MacDonald’s Resort Opens Its Doors to Winning HospitalityPublished on April 29, 2021
MacDonald’s Resort on Lake Pend Oreille in North Idaho is marking its 70th year as a family-owned operation. The marina owners tout the success of the business as coming from their commitment to and long-lasting relationships with their customers, a few of whom have been with the marina since it opened. It is the dedication to its customers and visitors that resulted in the marina receiving the Marina Dock Age Hospitality Award at last year’s virtual Docks Expo.
A Variety of Operations
MacDonald’s is a busy facility, housing not just the marina operations but also boat rentals and sales, a boat ramp, cabin rentals and RV sites. The marina’s fuel dock is responsible for over 90% of the fuel sales on the south end of the lake and they pump all the boat sewage as the only pumpout in the area. The customer base comes from Idaho, eastern Washington, and western Montana. Boaters patronize MacDonald’s not just for slips, fuel, and service, but many attend the annual music festival each fall which is a free event for the town and customers near and far.
A unique feature to the marina is the office and store building that floats on the water in the center of the resort. Three years ago, the building that had been in place for 66 years, was torn down to its float in a complete renovation. The footprint was expanded to provide additional interior space, and a new store was constructed that includes a second-floor customer lounge and site for future beverage sales. The crowning achievement is the added third floor observation deck that offers commanding views of the entire marina.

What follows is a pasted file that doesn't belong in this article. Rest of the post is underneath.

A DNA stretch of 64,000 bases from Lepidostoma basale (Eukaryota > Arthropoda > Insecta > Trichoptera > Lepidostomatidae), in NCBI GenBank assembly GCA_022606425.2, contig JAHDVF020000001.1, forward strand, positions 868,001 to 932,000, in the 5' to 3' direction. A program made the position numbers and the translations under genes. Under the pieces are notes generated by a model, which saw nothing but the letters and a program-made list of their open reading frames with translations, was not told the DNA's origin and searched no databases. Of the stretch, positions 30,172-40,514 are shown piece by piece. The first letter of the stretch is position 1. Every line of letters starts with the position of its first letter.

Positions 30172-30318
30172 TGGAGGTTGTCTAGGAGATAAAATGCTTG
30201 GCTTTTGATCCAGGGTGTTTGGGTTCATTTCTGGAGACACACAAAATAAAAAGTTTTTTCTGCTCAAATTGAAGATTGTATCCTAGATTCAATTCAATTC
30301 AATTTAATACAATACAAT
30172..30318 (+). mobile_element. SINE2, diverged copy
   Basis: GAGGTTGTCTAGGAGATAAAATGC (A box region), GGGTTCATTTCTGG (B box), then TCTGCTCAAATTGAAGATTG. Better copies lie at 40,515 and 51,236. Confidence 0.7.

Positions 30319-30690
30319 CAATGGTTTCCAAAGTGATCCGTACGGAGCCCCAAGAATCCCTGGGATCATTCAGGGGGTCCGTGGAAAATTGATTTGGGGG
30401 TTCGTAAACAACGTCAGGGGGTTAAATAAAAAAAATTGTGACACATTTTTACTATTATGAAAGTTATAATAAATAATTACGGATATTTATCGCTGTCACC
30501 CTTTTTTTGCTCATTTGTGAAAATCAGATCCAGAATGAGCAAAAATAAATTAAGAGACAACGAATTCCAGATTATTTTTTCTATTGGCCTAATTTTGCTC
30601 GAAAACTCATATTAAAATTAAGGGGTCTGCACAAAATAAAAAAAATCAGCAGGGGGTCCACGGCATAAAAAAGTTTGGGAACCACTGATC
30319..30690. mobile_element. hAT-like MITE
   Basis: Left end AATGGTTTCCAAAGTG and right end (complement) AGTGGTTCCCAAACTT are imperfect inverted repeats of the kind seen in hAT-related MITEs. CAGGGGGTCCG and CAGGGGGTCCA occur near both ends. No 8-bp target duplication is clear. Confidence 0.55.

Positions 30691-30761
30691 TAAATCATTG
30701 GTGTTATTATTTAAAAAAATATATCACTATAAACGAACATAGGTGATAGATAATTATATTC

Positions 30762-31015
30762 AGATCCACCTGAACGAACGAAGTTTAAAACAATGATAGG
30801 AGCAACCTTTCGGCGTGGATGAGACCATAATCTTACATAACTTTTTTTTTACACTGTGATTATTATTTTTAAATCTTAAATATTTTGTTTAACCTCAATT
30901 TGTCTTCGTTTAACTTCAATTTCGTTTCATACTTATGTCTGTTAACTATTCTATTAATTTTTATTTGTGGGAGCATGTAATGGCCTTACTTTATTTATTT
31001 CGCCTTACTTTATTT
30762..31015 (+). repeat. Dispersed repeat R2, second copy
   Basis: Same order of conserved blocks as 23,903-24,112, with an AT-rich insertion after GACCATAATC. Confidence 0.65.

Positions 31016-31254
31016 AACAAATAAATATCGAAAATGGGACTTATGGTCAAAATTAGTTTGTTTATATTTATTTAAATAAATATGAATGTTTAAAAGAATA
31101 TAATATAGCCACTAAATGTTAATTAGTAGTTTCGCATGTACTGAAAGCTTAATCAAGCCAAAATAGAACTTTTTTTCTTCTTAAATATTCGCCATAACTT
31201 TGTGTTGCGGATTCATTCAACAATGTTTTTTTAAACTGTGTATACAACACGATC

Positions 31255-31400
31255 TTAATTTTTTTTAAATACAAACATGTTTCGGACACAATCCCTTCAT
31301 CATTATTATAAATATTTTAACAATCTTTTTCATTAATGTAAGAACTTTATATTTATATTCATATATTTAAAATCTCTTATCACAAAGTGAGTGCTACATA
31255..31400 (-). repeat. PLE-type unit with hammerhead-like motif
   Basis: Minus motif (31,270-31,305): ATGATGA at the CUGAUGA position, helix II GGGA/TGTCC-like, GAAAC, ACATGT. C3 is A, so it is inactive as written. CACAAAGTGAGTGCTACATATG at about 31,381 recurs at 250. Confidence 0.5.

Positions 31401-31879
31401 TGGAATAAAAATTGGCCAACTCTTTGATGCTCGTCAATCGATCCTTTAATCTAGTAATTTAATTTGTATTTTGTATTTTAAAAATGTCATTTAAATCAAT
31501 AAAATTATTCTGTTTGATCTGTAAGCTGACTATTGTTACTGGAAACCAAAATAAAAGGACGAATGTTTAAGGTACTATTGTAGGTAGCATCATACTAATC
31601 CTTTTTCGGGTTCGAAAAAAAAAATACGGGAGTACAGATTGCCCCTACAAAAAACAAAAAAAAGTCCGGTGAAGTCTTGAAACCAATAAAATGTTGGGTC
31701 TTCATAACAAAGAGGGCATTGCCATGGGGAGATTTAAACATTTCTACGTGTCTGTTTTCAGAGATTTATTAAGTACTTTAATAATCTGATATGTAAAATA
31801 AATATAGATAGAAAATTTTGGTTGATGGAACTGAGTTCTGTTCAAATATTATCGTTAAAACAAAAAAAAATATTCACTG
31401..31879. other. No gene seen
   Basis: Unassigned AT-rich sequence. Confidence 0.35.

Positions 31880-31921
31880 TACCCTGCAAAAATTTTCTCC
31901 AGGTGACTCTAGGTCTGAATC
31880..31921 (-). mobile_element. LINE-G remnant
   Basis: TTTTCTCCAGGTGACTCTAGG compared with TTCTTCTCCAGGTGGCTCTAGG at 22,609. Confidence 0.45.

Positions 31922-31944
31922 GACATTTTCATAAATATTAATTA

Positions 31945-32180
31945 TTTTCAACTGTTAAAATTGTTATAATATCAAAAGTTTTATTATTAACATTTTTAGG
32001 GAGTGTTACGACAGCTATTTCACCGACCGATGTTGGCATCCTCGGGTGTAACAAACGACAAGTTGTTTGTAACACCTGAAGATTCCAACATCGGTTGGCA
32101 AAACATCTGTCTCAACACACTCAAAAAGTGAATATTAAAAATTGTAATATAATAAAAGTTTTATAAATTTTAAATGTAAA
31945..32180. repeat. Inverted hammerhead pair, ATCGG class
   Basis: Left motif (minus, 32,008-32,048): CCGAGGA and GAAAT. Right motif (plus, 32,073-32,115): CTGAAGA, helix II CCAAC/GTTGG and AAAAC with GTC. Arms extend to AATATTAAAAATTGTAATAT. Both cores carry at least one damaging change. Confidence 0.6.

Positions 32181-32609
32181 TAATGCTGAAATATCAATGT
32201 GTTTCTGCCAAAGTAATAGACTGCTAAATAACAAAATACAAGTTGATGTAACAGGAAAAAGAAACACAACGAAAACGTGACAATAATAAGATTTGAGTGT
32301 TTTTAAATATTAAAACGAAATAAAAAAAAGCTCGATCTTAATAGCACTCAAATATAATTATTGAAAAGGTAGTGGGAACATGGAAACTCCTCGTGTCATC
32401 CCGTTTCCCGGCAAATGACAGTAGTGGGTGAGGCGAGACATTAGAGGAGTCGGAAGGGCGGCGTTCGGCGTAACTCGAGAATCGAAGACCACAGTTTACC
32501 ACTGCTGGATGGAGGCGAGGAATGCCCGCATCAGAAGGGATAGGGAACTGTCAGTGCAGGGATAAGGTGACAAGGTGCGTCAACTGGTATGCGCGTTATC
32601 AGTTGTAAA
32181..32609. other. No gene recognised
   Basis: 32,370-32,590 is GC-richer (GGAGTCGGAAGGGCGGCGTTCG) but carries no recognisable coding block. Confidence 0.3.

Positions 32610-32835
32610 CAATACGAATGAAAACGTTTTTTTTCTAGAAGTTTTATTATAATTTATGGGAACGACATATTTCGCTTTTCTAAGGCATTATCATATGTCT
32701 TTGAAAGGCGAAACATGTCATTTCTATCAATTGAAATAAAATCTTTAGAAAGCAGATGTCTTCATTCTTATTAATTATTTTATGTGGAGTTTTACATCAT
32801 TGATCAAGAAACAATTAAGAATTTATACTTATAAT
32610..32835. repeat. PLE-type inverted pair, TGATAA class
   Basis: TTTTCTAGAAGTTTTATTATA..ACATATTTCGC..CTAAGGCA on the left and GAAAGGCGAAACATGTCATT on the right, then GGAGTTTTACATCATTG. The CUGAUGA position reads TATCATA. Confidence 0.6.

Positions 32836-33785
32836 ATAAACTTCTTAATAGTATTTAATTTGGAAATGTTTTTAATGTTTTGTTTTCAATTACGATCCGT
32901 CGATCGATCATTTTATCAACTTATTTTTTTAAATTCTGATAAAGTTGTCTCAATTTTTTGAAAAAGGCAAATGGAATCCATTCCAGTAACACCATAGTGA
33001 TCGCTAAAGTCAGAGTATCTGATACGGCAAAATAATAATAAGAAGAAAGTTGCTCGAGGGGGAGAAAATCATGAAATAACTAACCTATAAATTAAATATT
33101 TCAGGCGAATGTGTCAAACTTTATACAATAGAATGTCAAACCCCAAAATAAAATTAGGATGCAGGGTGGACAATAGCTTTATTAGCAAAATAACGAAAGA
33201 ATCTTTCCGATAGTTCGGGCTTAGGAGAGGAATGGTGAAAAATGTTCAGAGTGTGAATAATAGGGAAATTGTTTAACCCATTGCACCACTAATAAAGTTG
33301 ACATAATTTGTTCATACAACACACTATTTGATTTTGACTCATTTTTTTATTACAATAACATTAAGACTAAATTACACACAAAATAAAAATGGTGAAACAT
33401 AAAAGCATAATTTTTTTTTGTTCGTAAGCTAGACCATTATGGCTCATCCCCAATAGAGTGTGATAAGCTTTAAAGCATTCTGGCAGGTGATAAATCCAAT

It’s not just the building that floats. Gary MacDonald, who owns the marina with his wife Mary, says the entire operation floats on a natural lake that’s regulated by a dam. The lake drops 11 feet from mid-November to April each year to help reduce flooding. The entire facility floats up and down on the steel and wood piles that are driven into the lakebed. MacDonald said that the slow pace of the drawdown, about one foot every week, means not many adjustments need to be made and if problems arise, there is plenty of time to fix them. But it is a situation that needs close monitoring.
Customers Come First
MacDonald’s provides a full complement of amenities for its guests but it’s their philosophy on how to treat people that keeps their occupancy full and drives their exalted reputation within the community.
In an era when DIY yards are few and far between, MacDonald’s encourages those who want to work on their own boats to come on in although MacDonald admits that most people who do their own work are not professionals and are slow so they generally hand off repairs to his staff. MacDonald’s offers full service with a team of mechanics and service managers who work closely together to ensure each job is done to the owner’s exact specifications and end satisfaction. Last year they also added a new paint shop and service area so boat refurbishment work can be done 12 months a year. Although it’s more efficient for the crew at MacDonald’s to do boat work themselves, they are happy to help a DIYer who is trying to save some money or who just wants to tinker on their own boat.